Greece and the Balkan crisis

Commentary
by Costas Iordanidis

(“Kathimerini”, English Edition, July 2, 2001)

The escalating crisis in the Balkans may prove more serious for Greece than is the Turkish threat. As a constitutional state with predictable reflexes, and having a strategy that has been clear for many decades, Turkey can be more easily dealt with than the highly volatile situation on the country’s northwestern border.

The Greek government seems to be barricading itself behind joint EU and NATO action. Via their rhetoric, these organizations are trying to elicit compliance by the conflicting parties, and are promising economic aid without having so far contributed the requisite money.

But EU and NATO involvement has intensified rather than defused the Balkans crisis. It first encouraged the fragmentation of the Yugoslav federation and then, via NATO’s military campaign, fueled Albanian nationalism, which now threatens the integrity of the Former Yugoslav Republic of Macedonia. The most alarming fact is that the most powerful Western countries, under the leadership of former US president Bill Clinton, have violated all sense of international legality. NATO’s campaign against Serbia was conducted without a previous order by the UN Security Council, and it concerned a domestic situation similar to the one plaguing Turkey for over 20 years.

Slobodan Milosevic’s extradition was carried out by Serbian Prime Minister Zoran Djindjic, who was encouraged by his Western patrons to ignore the decision taken by Yugoslavia’s Constitutional Court. Legality in the southwestern Balkans seems to be only of slight importance, which in itself should concern the Greek government. But the consequences for Greece do not stop there. The fall of communism in the region has also given the country the advantage of expanding its political and economic influence to the north. There have, of course, been mistakes as Greek policy has adapted to the new conditions, but there was a striking mobilization at the economic level.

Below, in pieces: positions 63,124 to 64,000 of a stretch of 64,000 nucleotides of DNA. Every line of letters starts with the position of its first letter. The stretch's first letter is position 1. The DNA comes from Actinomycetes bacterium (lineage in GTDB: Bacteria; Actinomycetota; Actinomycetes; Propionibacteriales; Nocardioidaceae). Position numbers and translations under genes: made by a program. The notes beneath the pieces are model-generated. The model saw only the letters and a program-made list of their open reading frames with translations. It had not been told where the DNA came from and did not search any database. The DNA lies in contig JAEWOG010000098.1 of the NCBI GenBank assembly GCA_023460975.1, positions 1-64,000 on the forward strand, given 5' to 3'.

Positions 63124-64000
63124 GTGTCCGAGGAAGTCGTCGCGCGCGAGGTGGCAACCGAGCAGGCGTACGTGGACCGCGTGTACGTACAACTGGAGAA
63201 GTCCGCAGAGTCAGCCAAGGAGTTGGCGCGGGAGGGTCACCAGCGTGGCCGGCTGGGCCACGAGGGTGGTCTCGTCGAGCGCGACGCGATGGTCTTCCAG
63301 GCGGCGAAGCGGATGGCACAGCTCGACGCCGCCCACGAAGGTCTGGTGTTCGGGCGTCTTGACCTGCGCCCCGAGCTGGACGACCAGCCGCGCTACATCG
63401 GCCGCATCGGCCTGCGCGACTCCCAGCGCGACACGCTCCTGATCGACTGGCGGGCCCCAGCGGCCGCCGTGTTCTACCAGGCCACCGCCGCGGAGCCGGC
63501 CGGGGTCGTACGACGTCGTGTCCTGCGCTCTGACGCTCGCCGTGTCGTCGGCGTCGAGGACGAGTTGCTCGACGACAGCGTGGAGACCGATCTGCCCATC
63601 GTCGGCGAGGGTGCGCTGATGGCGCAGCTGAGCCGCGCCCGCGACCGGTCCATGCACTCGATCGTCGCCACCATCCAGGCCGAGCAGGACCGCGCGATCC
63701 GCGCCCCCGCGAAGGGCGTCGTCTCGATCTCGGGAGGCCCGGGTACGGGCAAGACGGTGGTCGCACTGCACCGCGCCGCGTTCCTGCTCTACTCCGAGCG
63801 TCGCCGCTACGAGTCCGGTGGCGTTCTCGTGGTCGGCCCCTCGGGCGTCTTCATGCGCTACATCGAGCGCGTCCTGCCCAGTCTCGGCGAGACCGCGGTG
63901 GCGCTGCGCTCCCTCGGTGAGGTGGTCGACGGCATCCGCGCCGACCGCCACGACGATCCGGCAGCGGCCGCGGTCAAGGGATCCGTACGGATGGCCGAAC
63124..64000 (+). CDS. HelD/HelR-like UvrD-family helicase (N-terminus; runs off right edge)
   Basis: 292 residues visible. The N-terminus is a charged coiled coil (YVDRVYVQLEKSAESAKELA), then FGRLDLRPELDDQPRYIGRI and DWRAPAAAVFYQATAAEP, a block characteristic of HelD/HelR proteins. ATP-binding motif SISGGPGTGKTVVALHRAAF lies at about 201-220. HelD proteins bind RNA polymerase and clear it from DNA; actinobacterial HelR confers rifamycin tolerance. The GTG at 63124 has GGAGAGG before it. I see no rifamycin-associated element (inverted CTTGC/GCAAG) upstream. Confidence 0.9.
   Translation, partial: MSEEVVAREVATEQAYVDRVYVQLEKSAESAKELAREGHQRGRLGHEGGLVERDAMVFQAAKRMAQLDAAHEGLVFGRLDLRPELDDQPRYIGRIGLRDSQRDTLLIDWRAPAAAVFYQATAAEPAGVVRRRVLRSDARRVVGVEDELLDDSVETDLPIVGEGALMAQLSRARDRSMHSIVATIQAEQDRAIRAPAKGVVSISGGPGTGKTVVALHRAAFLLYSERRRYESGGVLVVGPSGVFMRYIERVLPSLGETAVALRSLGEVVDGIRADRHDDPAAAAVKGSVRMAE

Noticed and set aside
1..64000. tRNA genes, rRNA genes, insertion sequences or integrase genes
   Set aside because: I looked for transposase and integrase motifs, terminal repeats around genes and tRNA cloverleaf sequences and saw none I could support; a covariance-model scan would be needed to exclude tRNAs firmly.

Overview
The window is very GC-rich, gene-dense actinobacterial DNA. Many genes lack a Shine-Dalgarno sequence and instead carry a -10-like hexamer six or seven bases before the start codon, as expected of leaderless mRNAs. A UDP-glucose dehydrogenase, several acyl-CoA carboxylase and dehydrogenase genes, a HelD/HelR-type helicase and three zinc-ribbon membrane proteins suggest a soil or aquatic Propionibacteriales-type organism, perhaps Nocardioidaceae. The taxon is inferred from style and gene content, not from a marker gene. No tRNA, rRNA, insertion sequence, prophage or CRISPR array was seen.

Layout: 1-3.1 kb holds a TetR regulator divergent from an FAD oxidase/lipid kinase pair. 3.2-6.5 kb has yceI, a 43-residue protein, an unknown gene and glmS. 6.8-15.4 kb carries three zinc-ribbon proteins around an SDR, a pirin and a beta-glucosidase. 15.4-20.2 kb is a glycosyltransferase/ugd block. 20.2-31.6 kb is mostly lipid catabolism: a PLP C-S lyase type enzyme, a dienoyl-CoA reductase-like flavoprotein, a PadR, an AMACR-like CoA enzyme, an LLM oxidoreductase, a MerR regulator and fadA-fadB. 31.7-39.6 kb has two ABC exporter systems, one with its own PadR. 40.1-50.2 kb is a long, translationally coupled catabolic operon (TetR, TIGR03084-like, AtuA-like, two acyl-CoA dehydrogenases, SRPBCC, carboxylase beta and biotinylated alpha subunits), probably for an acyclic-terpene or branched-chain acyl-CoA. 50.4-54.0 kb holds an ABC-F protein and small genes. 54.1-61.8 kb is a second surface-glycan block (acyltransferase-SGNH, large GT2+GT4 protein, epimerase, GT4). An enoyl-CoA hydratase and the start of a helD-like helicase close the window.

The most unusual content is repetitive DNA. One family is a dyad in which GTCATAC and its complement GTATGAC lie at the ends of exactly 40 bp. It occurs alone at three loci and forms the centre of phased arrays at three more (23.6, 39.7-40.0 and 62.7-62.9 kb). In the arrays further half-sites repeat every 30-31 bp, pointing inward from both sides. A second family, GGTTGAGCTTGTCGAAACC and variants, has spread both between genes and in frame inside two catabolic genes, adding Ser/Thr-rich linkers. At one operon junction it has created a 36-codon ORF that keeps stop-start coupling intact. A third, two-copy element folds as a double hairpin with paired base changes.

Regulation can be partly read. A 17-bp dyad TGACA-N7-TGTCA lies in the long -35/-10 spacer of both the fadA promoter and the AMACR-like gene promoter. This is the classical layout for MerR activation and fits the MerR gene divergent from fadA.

Instability in southeastern Europe has harmed Greek interests. Many Greek entrepreneurs have pulled out of Albania. Those who invested in Kosovo and Serbia have suffered serious losses, and $300 million worth of Greek investments in FYROM are in danger, as the country’s very future looks uncertain.

These unfavorable developments may drive Greek entrepreneurs back home or lead them to widen their search for new markets. In any case, the prospect of a northern expansion of Greek influence has been seriously undermined.

At the political level, and after numerous errors, we have restored relations with neighboring governments. This, however, has done little to reinforce our feeling of security, for developments seem to be less determined by governments and more by Albanian extremists whose actions are fueling Slav nationalism. Finally, the growth of organized crime based on extensive arms- and drug-trafficking in areas controlled by Albanian terrorist organizations also undermines regional stability.

In terms of military power Greece is not threatened by its neighbors, but this is of little comfort because the threat of internal destabilization and damage to national interests has intensified.

 

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